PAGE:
While the firm has also set climate and sustainability issues as key engagement priorities, its key focus in engagement efforts and proxy voting in these areas has primarily been on disclosure and transparency. In fact, the firm supported fewer environmental, social and climate-related proposals in the 2022 proxy voting season, explaining that companies have made significant progress on improving disclosure, and describing many shareholder ESG-related proposals as “overly prescriptive,” or “unduly constraining on management.”
BlackRock’s response to the Attorneys General focuses on these key themes, and hits back at “misconceptions” raised about the firm, as well as what it called “several inaccurate statements” in the letter relating to the investor’s motivations for participating in Environmental, social, and governance (ESG) criteria are a set of standards for a company’s operations that socially conscious investors use to screen potential investments. More initiatives.
In the letter, Blass stresses that BlackRock’s climate focus is fully aligned with its fiduciary duty “to identify short- and long-term trends in the global economy that may affect our clients’ investments,” pointing out that governments representing the vast majority of global GDP have committed to move to net zero, and that companies and investors positioned appropriately on climate risk and energy transition themes will generate superior long-term financial returns.
BlackRock also disputed claims that it forces climate and emissions reduction compliance on companies, and that it “boycotts energy companies”. Blass wrote that “We do not, as suggested in your letter, dictate to companies what specific emission targets they should meet or what type of political lobbying they should pursue,” but focus engagement efforts instead on asking companies to “provide disclosures on material issues that impact their businesses.” The letter adds that BalckRock has hundreds of billions of dollars invested in energy companies globally and that its actions are “completely at odds with any notion of a boycott.”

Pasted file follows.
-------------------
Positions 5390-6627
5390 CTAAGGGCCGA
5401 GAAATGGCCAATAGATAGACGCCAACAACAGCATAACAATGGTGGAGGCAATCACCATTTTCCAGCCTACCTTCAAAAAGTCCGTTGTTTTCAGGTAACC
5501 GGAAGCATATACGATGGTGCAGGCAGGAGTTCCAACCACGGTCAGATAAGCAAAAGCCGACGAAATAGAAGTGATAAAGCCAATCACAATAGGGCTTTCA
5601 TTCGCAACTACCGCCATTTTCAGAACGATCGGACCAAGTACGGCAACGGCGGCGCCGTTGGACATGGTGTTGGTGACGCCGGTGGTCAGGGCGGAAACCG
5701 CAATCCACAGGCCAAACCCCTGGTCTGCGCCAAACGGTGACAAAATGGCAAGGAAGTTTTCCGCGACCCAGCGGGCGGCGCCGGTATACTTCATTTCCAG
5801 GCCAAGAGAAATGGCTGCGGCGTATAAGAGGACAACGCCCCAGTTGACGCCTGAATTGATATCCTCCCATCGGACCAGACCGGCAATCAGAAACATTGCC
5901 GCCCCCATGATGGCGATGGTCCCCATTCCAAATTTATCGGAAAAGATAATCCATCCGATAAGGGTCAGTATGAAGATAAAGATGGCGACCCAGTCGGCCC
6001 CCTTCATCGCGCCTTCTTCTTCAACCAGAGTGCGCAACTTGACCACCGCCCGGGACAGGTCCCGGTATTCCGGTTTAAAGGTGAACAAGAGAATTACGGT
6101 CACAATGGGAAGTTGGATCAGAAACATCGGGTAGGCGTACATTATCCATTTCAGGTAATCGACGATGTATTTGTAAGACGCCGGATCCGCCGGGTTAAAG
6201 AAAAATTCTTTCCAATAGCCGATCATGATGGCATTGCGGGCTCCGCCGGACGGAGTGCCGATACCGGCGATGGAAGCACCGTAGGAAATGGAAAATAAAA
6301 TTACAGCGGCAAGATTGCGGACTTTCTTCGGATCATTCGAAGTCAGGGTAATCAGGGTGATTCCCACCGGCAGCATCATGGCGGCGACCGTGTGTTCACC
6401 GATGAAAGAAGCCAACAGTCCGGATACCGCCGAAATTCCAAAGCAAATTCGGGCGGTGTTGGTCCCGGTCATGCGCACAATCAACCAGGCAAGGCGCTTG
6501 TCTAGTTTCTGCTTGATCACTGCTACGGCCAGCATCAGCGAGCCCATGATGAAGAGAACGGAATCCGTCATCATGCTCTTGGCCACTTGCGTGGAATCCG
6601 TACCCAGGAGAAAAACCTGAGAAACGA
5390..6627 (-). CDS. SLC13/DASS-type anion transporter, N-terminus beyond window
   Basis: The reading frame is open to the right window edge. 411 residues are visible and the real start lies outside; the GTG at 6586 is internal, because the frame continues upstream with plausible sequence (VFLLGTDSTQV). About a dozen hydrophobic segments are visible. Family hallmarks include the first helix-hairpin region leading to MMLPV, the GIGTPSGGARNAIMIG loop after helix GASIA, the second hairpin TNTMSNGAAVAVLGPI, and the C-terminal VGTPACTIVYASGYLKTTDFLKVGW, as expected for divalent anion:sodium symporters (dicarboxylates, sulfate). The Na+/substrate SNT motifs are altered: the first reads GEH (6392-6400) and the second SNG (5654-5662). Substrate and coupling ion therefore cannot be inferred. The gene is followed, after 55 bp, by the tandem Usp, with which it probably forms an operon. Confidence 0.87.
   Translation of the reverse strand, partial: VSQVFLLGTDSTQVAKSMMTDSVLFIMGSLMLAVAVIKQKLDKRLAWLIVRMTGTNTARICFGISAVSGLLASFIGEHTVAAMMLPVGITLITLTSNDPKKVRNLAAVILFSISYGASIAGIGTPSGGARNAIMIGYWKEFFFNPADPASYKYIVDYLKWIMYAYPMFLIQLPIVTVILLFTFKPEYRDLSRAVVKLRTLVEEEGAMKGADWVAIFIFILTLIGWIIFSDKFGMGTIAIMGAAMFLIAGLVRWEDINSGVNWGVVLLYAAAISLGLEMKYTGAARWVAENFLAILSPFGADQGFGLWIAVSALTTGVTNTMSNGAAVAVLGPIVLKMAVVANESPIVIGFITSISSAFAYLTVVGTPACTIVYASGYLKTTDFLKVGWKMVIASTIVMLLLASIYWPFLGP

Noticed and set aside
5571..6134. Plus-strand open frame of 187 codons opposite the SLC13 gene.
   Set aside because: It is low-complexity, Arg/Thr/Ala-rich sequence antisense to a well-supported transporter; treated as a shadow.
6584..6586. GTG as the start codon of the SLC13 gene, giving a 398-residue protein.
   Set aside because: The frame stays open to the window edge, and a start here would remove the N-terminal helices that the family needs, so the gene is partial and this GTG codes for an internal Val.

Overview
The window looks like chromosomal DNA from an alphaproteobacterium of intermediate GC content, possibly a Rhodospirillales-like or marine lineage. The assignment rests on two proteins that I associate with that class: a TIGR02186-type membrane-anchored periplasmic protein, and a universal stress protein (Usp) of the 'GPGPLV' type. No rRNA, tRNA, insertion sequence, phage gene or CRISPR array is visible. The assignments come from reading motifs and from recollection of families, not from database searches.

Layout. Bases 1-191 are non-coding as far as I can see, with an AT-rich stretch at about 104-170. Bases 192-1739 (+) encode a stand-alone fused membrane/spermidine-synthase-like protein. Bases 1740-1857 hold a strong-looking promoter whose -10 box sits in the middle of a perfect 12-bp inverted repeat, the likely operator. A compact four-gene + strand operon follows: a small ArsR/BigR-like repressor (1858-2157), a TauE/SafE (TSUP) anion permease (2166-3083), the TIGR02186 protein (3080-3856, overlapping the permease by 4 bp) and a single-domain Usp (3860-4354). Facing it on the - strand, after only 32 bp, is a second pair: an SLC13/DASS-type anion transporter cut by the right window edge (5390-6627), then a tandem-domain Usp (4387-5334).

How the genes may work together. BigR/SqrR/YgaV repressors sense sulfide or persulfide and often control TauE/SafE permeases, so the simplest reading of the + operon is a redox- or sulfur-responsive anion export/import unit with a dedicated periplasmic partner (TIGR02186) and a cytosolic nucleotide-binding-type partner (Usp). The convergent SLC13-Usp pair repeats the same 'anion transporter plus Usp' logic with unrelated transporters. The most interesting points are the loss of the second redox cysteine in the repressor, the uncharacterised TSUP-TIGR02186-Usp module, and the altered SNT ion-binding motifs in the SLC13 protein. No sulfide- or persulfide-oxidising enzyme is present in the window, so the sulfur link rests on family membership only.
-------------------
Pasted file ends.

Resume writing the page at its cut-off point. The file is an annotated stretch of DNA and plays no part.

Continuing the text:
Blass also pointed out that BlackRock has given its clients, including the states’ pension funds, the ability to pursue their own agendas in proxy voting. Last year, the firm introduced the BlackRock Voting Choice program, giving clients the ability to apply their own stewardship preferences if they wish.
The letter continues with an apparent strike back at the recent anti-ESG initiatives, which the firm implies may ultimately work against investors’ financial interests. Blass wrote that the firm is “disturbed by the emerging trend of political initiatives that sacrifice pension plans’ access to high-quality investments – and thereby jeopardize pensioners’ financial returns.”
Blass added that “we believe America’s retirees deserve access to the full range of investment options that help them meet their retirement goals, and we are troubled by recent efforts to use “anti-boycott” statutes to limit retirees’ options in meeting those goals.”